J'aime Bien Mes Dindons

Album: La Mascotte (1880)
Play Video

Songfacts®:

  • Edmond Audran (1840-1901) was a church organist in the French city of Marseilles who also wrote comic operas. In 1880 he penned a popular comic operetta with a central figure, Bettina. She was a country girl who looked after her master's turkeys and her extraordinary good fortune could not be due to mere chance but must have been caused by some supernatural agent. Looking for an appropriate figure and name for the opera, Audran picked the Provencal slang word 'La Mascotte.' used by gamblers to mean talisman or charm.
  • La Mascotte premiered on December 29, 1880 and was so popular that it was translated into English as The Mascot, introducing into the English language a word for any animal, person, or object that brings good luck. (Source of above two The Encyclopedia of Trivia)
  • This Act 1 duet between Bettina and the shepherd Pippo is the most popular tune in the opera. During the song the two farmhands start flirting with each other. Pippo tells Bettina he loves her even better than his sheep. She replies "J'aime bien mes dindons" ("I love my turkeys much"), but adds she loves him more than her beloved turkeys.

Comments

Be the first to comment...

Editor's Picks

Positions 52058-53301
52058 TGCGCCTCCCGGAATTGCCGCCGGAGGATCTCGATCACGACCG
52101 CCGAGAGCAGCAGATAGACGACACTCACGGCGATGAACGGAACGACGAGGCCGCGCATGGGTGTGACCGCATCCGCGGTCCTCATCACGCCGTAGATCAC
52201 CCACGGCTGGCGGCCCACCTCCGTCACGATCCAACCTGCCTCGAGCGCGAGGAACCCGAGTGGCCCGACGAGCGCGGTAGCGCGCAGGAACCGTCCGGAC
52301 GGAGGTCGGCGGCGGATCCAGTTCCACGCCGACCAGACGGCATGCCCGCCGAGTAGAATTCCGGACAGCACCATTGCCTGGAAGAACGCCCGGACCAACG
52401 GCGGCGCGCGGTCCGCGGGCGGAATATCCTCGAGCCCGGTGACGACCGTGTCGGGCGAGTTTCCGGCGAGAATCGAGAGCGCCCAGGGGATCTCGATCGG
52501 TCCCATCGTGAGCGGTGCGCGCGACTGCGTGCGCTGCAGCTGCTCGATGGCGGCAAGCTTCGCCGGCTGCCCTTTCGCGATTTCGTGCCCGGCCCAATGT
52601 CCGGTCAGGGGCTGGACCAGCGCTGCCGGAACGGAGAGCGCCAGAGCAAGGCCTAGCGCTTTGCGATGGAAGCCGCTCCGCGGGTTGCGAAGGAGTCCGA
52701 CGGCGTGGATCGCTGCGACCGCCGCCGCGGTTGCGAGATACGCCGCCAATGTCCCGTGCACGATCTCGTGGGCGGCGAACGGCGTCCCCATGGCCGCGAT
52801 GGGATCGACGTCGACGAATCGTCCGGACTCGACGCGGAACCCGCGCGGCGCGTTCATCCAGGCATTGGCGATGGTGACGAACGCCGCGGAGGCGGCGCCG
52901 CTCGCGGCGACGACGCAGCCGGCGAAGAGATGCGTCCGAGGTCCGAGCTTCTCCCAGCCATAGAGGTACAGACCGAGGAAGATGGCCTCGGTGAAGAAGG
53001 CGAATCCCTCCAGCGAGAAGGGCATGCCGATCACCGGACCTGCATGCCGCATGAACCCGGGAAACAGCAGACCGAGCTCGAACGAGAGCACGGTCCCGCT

Church Lyrics

Church LyricsMusic Quiz

Here is the church, here is the steeple - see if you can identify these lyrics that reference church.

Dick Wagner (Alice Cooper/Lou Reed)

Dick Wagner (Alice Cooper/Lou Reed)Songwriter Interviews

The co-writer/guitarist on many Alice Cooper hits, Dick was also Lou Reed's axeman on the Rock n' Roll Animal album.

Randy Houser

Randy HouserSongwriter Interviews

The "How Country Feels" singer talks Skynyrd and songwriting.

Phil Hurtt ("I'll Be Around")

Phil Hurtt ("I'll Be Around")Songwriter Interviews

Phil was a songwriter, producer and voice behind many Philadelphia soul classics. When disco hit, he got an interesting project: The Village People.

John Lee Hooker

John Lee HookerSongwriter Interviews

Into the vaults for Bruce Pollock's 1984 conversation with the esteemed bluesman. Hooker talks about transforming a Tony Bennett classic and why you don't have to be sad and lonely to write the blues.

Joan Armatrading

Joan ArmatradingSongwriter Interviews

The revered singer-songwriter talks inspiration and explains why she put a mahout in "Drop the Pilot."